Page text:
Hypertext books flopped. Smarmy know-it-alls predicted that reading books on the Web would produce a new type of narrative where at a link the reader could choose the plot direction. sort of like being in the audience of an improv.

Wait! I just realized something. This blog is a hypertext narrative. Never mind what I said before.

Last night was Writers With Drinks at the Makeout Room. The teasing, hilarious, off-the-wall introductions of the writers by organizer and hostess Charlie Anders, are my favorite part. I usually find most of the intros impossible to remember because they fork down so many paths. Her encyclopedic mind jumps from radical gender politics to literary genres to science fiction. Her mind is quick as lightning and she writes in a style Robert Bly called leaping poetry. Here is a paraphrase to Charlie's intro of Cherie Priest, author of Boneshaker:

Cherie turned the city of Seattle into a sentinent being. Unfortunately,
sentinent beings have a tendancy to fall in love with their creator. They become clingy. Cherie told the city to give her some space. The city started to enclose around her, the buildings bending to perform a wall.

Friday, February 12, 2010

I can name that hat in _________

We all remember the show "Name that tune!" Junk Thief once appeared on "Name that hat!" Of course he won.

Wednesday, February 10, 2010

Pop's House

Palo Alto's women's bar Pop's House recently held a Barbara Bel Geddes costume party with many Midges and Miss Ellies in evidence. The peninsula is obsessed with Vertigo. Makes me think back to the film's 50th anniversary symposium at the Stanford Humanities Center. One of the papers presented was Mythological Themes in Hitchcock's Vertigo (c) Peter Y. Chou, WisdomPortal.com, to whom we owe the Midge frames in our previous post.

The silk, blue-green wrap the faux Madelaine is wearing on the set of Ernie's restaurant as she dines with Gavin is to die for. The wrap is very John Singer Sargent, but her back is Ingres. Speaking of Ingres' backs there is a scene towards the end of As Good As It Gets where Helen Hunt is about to go into the tub and a struggling artist (Greg Kinnear) says, "Wait a minute! Hold it there." He proceeds to sketch her and his career is changed forever.

Monday, February 8, 2010

Steel and Art

I love everything about New Orleans: the oysters, the po' boys, the architecture, the music; the walking tours, so I'm glad they won the Super Bowl whee! But I feel sorry that Pittsburgh lost, so I thought I would lead us on a tour of the losing city just for "equal time."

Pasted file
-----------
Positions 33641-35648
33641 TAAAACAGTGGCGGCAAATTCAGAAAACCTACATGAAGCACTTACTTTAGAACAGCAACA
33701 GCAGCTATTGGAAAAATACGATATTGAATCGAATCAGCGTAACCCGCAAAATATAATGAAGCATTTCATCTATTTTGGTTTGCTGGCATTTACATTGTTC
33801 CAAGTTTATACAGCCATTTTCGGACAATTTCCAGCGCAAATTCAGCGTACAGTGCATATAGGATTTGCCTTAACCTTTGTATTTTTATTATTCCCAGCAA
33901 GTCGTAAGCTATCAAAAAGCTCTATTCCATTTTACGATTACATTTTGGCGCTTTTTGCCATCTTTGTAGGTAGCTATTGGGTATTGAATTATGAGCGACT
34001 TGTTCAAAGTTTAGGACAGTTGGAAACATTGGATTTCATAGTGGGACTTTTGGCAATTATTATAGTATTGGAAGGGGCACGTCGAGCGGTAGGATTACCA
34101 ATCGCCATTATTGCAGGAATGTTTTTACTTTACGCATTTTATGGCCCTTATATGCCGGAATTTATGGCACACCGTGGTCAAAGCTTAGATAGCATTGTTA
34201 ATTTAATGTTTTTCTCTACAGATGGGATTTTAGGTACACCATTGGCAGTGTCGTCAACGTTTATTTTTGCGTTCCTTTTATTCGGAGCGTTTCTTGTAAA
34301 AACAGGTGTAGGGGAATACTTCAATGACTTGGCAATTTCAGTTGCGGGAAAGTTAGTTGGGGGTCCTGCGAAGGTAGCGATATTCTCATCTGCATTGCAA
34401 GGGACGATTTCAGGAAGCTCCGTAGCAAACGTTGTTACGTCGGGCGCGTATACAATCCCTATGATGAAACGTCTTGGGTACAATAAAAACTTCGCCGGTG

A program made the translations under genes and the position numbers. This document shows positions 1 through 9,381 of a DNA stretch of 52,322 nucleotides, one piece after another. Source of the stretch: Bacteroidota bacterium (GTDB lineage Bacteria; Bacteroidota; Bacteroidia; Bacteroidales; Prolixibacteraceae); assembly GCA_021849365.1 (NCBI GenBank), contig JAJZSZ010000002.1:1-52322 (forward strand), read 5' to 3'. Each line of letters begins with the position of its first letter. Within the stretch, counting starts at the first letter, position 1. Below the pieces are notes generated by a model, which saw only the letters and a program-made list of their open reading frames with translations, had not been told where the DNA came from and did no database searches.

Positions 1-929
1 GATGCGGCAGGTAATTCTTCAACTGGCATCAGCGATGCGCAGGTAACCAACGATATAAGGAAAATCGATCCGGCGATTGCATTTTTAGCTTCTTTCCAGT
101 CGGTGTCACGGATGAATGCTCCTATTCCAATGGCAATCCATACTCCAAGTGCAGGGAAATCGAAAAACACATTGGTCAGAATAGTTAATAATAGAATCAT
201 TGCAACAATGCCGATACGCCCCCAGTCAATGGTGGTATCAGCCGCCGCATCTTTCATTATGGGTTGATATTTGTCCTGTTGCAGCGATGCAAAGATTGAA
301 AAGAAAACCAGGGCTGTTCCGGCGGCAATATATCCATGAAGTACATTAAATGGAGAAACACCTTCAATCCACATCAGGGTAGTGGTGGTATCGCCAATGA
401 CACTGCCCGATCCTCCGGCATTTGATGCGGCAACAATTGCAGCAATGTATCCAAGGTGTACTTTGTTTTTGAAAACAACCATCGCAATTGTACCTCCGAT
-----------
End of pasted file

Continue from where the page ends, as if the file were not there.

The "Bridge of Sorrows" goes between the courthouse and the jailhouse.

Frederick Osterling's Union Arcade originally had four levels of shopping. Love the dormers. He built it for Henry Clay Frick one of the most horrible human beings of all time and an art collector. Frick purchased Ingres' Comtesse d'Haussonville that might just be the inspiration of the portrait of Carlotta and subsequently Midge's self-portrait in Vertigo. There's a Frick Art and Historical Center in Pittsburgh. The Frick Collection in New York City where the Ingres is housed is not-to-be-missed. It's Frick's formerNew York mansion and takes up an entire city block. Other works include Vermeers.

Tuesday, February 2, 2010

My Favorite Sculptor

Richard Deacon is my favorite sculptor. His early works were riveted sheet metal doodles that twist and turn like mystical air conditioning ducts. Form is what is amazing and surprising. His wooden works speak the quiet language of driftwood and the withered forest, but do not look like coffee tables. This sculpture is not based on abstract predecessors of the 50's, yet not realistic. His rivets of his works in metal are elegant, reminding one of a Victorian Martian spacecraft, though his pieces are probably most related to music. Many works combine man-made with natural materials as musical instruments do. The work shown here is from "Art for Other People" a very different series for Deacon. Looking at a Deacon work is like sipping a very good French onion soup (in France they call it onion soup - soup a l'onion). He lives in London, but teaches at the Beaux-Arts where Julia Morgan was the first woman to graduate in architecture. There is something very English about his pieces.

Monday, February 1, 2010

The Roar of the Grapefruit

A rival revival of one of my favorite musicals The Roar of the Grapefruit - the Smell of the Crowd is coming to the Orange County Performing Arts Center (across from Southcoast Plaza). A mother and her teen fraternal twins, travel west from Minneapolis finding themselves, somehow, in Orange County where the no-count father promised he had a new house waiting for them. It's full of tragedy, courage, humor, and vitamin C.